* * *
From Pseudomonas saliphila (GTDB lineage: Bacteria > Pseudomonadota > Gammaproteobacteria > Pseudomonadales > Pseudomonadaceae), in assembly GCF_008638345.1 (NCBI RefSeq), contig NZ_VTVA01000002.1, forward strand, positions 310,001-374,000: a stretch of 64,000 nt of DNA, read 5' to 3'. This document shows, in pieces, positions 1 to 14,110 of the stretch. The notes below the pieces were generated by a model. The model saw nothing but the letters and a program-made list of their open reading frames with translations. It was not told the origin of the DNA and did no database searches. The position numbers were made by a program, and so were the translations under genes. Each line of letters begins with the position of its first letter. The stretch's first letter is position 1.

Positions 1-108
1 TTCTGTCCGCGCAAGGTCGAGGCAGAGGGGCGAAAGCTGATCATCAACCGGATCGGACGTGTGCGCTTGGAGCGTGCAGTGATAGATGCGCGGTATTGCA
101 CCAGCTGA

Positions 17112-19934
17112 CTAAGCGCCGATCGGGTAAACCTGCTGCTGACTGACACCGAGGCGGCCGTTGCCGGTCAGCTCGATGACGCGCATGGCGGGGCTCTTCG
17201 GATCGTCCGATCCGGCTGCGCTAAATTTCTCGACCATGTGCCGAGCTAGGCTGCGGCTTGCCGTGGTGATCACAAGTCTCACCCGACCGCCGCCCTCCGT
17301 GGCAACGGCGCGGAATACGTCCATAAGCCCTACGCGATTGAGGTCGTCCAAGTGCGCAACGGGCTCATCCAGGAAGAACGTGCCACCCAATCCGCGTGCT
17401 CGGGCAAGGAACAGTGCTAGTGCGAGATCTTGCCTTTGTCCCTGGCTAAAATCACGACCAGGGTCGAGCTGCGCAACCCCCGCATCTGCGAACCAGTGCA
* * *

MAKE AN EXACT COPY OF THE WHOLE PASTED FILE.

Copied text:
From Pseudomonas saliphila (GTDB lineage: Bacteria > Pseudomonadota > Gammaproteobacteria > Pseudomonadales > Pseudomonadaceae), in assembly GCF_008638345.1 (NCBI RefSeq), contig NZ_VTVA01000002.1, forward strand, positions 310,001-374,000: a stretch of 64,000 nt of DNA, read 5' to 3'. This document shows, in pieces, positions 1 to 14,110 of the stretch. The notes below the pieces were generated by a model. The model saw nothing but the letters and a program-made list of their open reading frames with translations. It was not told the origin of the DNA and did no database searches. The position numbers were made by a program, and so were the translations under genes. Each line of letters begins with the position of its first letter. The stretch's first letter is position 1.

Positions 1-108
1 TTCTGTCCGCGCAAGGTCGAGGCAGAGGGGCGAAAGCTGATCATCAACCGGATCGGACGTGTGCGCTTGGAGCGTGCAGTGATAGATGCGCGGTATTGCA
101 CCAGCTGA

Positions 17112-19934
17112 CTAAGCGCCGATCGGGTAAACCTGCTGCTGACTGACACCGAGGCGGCCGTTGCCGGTCAGCTCGATGACGCGCATGGCGGGGCTCTTCG
17201 GATCGTCCGATCCGGCTGCGCTAAATTTCTCGACCATGTGCCGAGCTAGGCTGCGGCTTGCCGTGGTGATCACAAGTCTCACCCGACCGCCGCCCTCCGT
17301 GGCAACGGCGCGGAATACGTCCATAAGCCCTACGCGATTGAGGTCGTCCAAGTGCGCAACGGGCTCATCCAGGAAGAACGTGCCACCCAATCCGCGTGCT
17401 CGGGCAAGGAACAGTGCTAGTGCGAGATCTTGCCTTTGTCCCTGGCTAAAATCACGACCAGGGTCGAGCTGCGCAACCCCCGCATCTGCGAACCAGTGCA